While these challenges affect the implementation of EmOC in rural areas throughout the country, Sylhet faces particular challenges. Only one of the five targeted facilities was providing comprehensive EOC services in 2005 and none in 2006/2007. Several factors contribute to the poorer human resource scenario of Sylhet, especifically unavailability of an obstetrician and an anaesthetist, including that the rural areas of Sylhet are less lucrative for private practice. Although it can be a conflict of interest in serving the poor (17,18), private practice, allowed by the Government, for public-sector physicians is a major motivating force for doctors and specialists in Bangladesh where the salary structure is poor and career prospects are ill-defined. Demand for services is less in Sylhet: people in this area are less educated and more conservative, mobility of women is restricted, rural facilities are more remote from district towns meaning patients must travel further to access EOC services. The local language of Sylhet is different from the rest of Bangladesh, and most public healthcare providers do not speak the local language as they come from other parts of the country. Moreover, there is no organized middle class in this region: there are only two classes—rich and poor. The rich prefer private or higher-level government services from Sylhet town while the poorest either remain at home or use informal providers for EOC services. As a result, both public and private sectors in rural Sylhet are not growing.
Constraints with nursing professionals are also serious in the Sylhet region. Most nurses employed in Sylhet are non-local while, in the high-performing districts, most are from the same districts. Non-local nurses typically strive to get transferred to an area close to their permanent residential address. Due to the conservativeness in Sylhet, women are reluctant to adopt nursing as their profession. Muslims face religious barriers as they think that female nurses will have to provide care for male patients, which they cannot accept. This is a cultural barrier deeply rooted in societal values and norms. Increasing the number of posts in rural settings and, more importantly, raising the dignity and status of nursing professionals to attract newcomers in this profession are much needed (19,20).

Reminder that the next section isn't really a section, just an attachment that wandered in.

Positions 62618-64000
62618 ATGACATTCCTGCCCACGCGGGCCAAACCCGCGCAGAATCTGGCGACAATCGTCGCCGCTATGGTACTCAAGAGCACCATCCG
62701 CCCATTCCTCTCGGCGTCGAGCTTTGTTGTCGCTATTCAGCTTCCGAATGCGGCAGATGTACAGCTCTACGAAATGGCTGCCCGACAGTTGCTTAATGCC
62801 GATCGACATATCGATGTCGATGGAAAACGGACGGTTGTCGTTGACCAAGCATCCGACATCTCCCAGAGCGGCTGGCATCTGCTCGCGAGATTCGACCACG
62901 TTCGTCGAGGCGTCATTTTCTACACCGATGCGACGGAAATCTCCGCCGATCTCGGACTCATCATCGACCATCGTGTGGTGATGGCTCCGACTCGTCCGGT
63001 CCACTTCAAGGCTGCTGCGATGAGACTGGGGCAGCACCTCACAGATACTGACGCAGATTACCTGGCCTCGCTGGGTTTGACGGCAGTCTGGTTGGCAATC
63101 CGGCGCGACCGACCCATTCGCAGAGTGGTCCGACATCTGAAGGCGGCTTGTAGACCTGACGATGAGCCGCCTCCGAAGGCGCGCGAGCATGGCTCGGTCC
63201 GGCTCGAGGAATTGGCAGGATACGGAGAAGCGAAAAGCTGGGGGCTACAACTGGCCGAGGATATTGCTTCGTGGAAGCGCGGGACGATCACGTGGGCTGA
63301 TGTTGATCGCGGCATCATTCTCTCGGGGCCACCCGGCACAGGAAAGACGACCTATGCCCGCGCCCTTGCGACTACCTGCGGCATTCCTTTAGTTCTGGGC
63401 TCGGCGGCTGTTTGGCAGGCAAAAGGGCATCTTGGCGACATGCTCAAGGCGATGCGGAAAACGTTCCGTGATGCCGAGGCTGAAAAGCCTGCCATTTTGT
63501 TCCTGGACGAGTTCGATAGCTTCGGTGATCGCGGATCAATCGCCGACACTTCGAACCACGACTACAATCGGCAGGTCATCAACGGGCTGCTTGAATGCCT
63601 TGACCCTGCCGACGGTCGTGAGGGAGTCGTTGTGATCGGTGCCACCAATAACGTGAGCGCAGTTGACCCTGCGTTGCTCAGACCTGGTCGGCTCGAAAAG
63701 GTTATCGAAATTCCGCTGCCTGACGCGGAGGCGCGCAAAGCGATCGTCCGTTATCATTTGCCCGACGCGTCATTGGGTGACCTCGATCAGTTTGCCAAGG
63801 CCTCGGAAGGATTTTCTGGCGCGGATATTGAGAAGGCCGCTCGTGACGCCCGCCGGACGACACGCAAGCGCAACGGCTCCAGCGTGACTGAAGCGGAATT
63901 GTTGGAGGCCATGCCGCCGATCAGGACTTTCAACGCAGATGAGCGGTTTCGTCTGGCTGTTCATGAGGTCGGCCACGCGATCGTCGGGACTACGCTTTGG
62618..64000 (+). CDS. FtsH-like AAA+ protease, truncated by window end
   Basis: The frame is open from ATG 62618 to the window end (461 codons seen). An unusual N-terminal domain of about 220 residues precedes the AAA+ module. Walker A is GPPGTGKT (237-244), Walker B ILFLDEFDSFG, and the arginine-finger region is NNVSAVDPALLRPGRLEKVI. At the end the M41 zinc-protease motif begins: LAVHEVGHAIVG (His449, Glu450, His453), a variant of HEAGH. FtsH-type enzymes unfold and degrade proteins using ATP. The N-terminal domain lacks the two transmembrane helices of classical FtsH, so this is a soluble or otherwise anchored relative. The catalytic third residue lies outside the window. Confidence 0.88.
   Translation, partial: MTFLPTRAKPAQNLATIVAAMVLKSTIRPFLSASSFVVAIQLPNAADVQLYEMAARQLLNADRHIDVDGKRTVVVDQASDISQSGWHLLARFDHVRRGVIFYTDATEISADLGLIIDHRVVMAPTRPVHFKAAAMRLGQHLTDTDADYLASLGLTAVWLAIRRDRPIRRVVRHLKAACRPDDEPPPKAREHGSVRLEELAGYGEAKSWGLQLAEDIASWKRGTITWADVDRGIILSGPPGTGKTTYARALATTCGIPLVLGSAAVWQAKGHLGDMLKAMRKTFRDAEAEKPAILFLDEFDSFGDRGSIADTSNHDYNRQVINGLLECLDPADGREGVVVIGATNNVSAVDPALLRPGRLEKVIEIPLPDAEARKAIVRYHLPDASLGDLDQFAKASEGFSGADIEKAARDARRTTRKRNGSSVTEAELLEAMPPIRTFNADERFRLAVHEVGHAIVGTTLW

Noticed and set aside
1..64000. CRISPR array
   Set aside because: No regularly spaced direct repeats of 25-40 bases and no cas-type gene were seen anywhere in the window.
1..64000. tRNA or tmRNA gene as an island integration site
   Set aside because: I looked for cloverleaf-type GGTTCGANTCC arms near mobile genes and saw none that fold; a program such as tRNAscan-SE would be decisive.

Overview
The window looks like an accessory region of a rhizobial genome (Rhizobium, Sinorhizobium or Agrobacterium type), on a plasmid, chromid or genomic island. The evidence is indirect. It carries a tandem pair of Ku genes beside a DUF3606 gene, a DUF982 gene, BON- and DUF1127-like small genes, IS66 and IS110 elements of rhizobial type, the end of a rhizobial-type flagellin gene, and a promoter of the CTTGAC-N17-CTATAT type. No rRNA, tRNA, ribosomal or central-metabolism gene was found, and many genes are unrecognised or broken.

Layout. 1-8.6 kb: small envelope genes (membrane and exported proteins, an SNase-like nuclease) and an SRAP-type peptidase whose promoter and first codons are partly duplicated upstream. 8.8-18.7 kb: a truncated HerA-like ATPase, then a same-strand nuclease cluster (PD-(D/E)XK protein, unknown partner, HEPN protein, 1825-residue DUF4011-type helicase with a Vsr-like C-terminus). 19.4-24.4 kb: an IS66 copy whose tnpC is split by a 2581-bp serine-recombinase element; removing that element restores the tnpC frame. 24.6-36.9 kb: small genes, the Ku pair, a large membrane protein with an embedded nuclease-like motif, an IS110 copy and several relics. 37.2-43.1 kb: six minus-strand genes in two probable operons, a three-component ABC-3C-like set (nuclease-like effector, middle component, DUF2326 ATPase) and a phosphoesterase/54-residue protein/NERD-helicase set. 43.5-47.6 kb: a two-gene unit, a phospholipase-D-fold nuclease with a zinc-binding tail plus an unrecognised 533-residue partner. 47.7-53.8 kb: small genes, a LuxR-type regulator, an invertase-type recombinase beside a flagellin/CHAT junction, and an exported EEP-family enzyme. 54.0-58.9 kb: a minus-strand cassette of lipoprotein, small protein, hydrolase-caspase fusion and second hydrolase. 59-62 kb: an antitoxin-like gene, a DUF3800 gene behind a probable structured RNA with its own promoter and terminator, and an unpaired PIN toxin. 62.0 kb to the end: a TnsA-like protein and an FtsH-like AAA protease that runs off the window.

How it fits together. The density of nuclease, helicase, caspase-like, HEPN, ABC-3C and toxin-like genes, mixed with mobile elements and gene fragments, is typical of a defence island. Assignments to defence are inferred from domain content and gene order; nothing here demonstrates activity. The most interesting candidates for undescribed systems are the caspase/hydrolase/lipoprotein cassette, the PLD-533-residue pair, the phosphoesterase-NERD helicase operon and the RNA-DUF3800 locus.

Authority within the Bangladesh health system remains highly centralized. However, our field experience suggests that the governance (management capacity) of the district and divisional health system in Sylhet is weaker than that in Khulna. Sylhet is a relatively newly-established division compared to the older Khulna division where governance and stewardship are better. Although the formal plans for centrally-directed maternal healthcare inputs are identical for both Khulna and Sylhet, the implementation of designed interventions and the use of services are better in Khulna due to the comparatively better response of the local health system and more engaged communities due to higher female literacy, communications systems (roads), higher density of population, a higher social status in terms of mobility of women, and fewer obstacles from fundamental religious groups; however, problems are there as well.